In recent days, my wife and I tried once again to see if we could catch a live HD TV signal from an HD antenna we got from Best Buy. Once again, I tried the antenna only to be reminded that the only channels we could receive were one English shopping channel and three Spanish channels. It was an inconvenient reminder that the big four networks, ABC, CBS, NBC and FOX, don't make enough money from advertising anymore. They make their money from selling retransmisison rights to the cable networks, so they have no incentive to broadcast HD TV at a power high enough to be received by most people in their service area.
As I scanned the four available channels, I got a taste of the of uber-bravado/feminism and macho-heroism portrayed in Mexican pop culture. Sure, we have it in our American pop culture, but the Mexican culture portrayed by their television shows seems so overwrought, almost like a caricature. That impression has left me thinking for a day or so.
I look around and, seeing a continuum of satisfaction in the human condition, am left to wonder, how much is enough?
I live in a humble little pink house. It has a lawn in front and a lawn in back with little white fences on either side. I have an attached garage with a garage door opener. I have some 1300 square feet to work with, some of which I do not venture into too often. I take a certain pleasure in seeing the sunlight stream into the house during the equinox at sunrise and sunset. I am, in a way, satisfied with the space available to me. It is enough.
My car, small, nimble, light, and easy on the gas, gets the job done. I have a short, 18-minute commute and I stream music through my phone when I go to work. I do some shopping. I might run an extra errand or visit friends and family. But I usually get by on about $15 to $35 a week on gas. It's enough.
I have a decent LCD TV, a computer, a cell phone with a spare, a refrigerator, a washer and dryer and a few other amenities. I don't need to buy another one of any of them. My 5 year old computer was ready for replacement, and that has recently been replaced, but once the excitement of building a new operating system is over, I'm back to the routine again. With every new thing we get, the excitement only lasts a little while and the routine returns. I have enough and buying more or better isn't really going to make me feel better.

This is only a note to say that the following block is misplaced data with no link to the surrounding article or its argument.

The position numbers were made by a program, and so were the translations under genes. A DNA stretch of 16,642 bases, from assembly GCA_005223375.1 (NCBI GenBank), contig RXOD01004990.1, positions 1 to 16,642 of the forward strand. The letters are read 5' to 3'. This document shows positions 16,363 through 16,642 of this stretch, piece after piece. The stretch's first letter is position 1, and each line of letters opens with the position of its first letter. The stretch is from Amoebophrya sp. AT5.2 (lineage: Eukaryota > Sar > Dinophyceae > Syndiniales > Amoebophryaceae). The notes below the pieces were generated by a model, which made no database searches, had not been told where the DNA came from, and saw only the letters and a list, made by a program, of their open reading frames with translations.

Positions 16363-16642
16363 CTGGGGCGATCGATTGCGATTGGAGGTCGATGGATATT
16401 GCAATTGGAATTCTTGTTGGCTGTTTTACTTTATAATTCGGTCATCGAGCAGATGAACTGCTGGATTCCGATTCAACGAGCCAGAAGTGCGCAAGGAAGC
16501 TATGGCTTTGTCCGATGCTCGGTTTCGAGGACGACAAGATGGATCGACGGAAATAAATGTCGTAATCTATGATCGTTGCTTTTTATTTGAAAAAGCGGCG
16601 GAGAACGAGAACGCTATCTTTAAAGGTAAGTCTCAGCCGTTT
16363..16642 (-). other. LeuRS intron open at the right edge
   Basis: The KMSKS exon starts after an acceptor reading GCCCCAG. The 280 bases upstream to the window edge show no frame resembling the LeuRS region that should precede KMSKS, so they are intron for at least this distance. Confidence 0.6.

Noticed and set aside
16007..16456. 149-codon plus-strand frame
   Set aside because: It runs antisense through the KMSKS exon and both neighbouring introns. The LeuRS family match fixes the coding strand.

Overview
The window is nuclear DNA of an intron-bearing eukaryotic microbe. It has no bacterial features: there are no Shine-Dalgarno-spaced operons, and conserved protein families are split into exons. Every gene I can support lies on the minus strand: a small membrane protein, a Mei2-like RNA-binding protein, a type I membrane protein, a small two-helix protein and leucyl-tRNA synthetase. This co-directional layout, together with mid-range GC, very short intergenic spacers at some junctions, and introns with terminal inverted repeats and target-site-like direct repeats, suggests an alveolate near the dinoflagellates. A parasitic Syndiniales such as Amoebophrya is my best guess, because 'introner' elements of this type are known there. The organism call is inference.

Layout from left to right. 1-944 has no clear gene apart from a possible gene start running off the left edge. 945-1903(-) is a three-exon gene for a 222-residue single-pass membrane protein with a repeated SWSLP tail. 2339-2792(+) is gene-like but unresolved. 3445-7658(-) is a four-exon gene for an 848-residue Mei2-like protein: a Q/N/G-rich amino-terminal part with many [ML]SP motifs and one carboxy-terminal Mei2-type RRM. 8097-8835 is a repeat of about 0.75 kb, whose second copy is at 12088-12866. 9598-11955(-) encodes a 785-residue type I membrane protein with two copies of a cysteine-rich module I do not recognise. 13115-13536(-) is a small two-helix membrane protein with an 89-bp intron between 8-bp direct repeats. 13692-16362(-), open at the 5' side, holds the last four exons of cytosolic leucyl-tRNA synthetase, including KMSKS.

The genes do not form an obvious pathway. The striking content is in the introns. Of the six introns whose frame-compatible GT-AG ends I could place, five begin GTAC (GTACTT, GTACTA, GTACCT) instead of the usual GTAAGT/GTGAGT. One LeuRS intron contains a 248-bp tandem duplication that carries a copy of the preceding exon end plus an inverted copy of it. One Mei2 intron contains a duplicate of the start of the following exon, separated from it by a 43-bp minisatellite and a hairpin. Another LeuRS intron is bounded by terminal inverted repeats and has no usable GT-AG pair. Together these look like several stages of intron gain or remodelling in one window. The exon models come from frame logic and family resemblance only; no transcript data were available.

I've seen wealth in houses and cars. I've seen Armand Hammer's mansion in Beverly Hills many years ago, a posh little palace with a Rolls Royce in a stuffed garage, gathering dust with a dented fender, long forgotten. I've seen millionaire homes with the best of everything. Stainless steel appliances, rooms dedicated to home theater, opulent bathrooms, and big garages filled with shiny, alluring, brutally fast cars.
I've met celebrities and at once became aware that they are really just human beings in the often very awkward position of having to be available to everyone, even when they don't want to be there. News anchors have the most interesting arrangement of telling the most awful stories in cold, neutral details, without flinching at all about their personal lives or dramas therein in front of the camera.
Everyone has a different path, so envy does not a whit of good. We don't know how much suffering has been invested to acquire all that wealth, even for people who love what they do. Does all that material wealth make anyone feel any better? How much is enough? Is wealth accumulated and displayed for personal enjoyment or to give just the right impression of exclusivity? There's an interesting meme floating around on the internet:
“Trying to be happy by accumulating possessions is like trying to satisfy hunger by taping sandwiches all over your body.”
Some have attributed that quote to George Carlin. That wouldn't surprise me, but the the concept does bring up the point I'm driving at in this here article.
I'm not saying that everyone should consign themselves to a life of poverty to achieve enlightenment. That's been done by the Buddha and even he found asceticism wanting. Money doesn't bring happiness, or even cause it. It merely facilitates happiness. Even people who have money, a lot of money, have to make a choice to be happy with it.
Trying to satisfy the heart with money doesn't work. The heart is only satisfied with love. I know from personal experience. I've seen people with plenty of money who are miserable. They try to find ways to satisfy their hearts with it, but the heart doesn't see it, because the heart is in an entirely different dimension of reality than money. The heart, in all its glory, does not know money. The heart only knows love.
The heart sees things that all the other senses cannot see. You can dress up, dress down, drive your fancy car, serve the most expensive caviar and the most expensive champagne at your party, and host it all at a big fancy house you happen to own. It won't matter to your heart. Sure, you might have moments of fun and laughter. But none of that grandeur matters to your heart. The heart only knows how it is being treated by other people. That's it.
The Beatles said it best: All you need is love. Every attempt I have ever observed to demonstrate wealth, pomp, circumstance and bravado, are at best, a way of saying "I'm fine. I don't need (your) love" to the world. But deep down, no matter how tough you are, or how rich you are, or how successful you are, there is nothing quite as satisfying as a warm smile with a big hug, a kiss and a "hello" when you get home.